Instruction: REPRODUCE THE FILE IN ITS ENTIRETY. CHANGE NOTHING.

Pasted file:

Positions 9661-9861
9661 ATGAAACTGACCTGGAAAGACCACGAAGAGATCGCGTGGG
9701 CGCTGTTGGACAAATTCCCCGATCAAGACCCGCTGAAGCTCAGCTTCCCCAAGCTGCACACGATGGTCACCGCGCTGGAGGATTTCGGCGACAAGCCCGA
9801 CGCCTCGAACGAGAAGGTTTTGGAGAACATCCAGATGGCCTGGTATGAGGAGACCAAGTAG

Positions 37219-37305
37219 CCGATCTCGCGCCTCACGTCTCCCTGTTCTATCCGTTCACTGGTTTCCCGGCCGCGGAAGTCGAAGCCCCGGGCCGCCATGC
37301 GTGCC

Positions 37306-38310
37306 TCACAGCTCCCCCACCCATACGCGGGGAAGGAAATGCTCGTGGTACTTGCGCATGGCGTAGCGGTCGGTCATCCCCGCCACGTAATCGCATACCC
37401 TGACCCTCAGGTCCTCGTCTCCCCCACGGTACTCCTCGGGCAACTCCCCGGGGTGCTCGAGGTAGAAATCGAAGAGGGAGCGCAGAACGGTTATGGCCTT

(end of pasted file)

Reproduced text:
Positions 9661-9861
9661 ATGAAACTGACCTGGAAAGACCACGAAGAGATCGCGTGGG
9701 CGCTGTTGGACAAATTCCCCGATCAAGACCCGCTGAAGCTCAGCTTCCCCAAGCTGCACACGATGGTCACCGCGCTGGAGGATTTCGGCGACAAGCCCGA
9801 CGCCTCGAACGAGAAGGTTTTGGAGAACATCCAGATGGCCTGGTATGAGGAGACCAAGTAG

Positions 37219-37305
37219 CCGATCTCGCGCCTCACGTCTCCCTGTTCTATCCGTTCACTGGTTTCCCGGCCGCGGAAGTCGAAGCCCCGGGCCGCCATGC
37301 GTGCC

Positions 37306-38310
37306 TCACAGCTCCCCCACCCATACGCGGGGAAGGAAATGCTCGTGGTACTTGCGCATGGCGTAGCGGTCGGTCATCCCCGCCACGTAATCGCATACCC
37401 TGACCCTCAGGTCCTCGTCTCCCCCACGGTACTCCTCGGGCAACTCCCCGGGGTGCTCGAGGTAGAAATCGAAGAGGGAGCGCAGAACGGTTATGGCCTT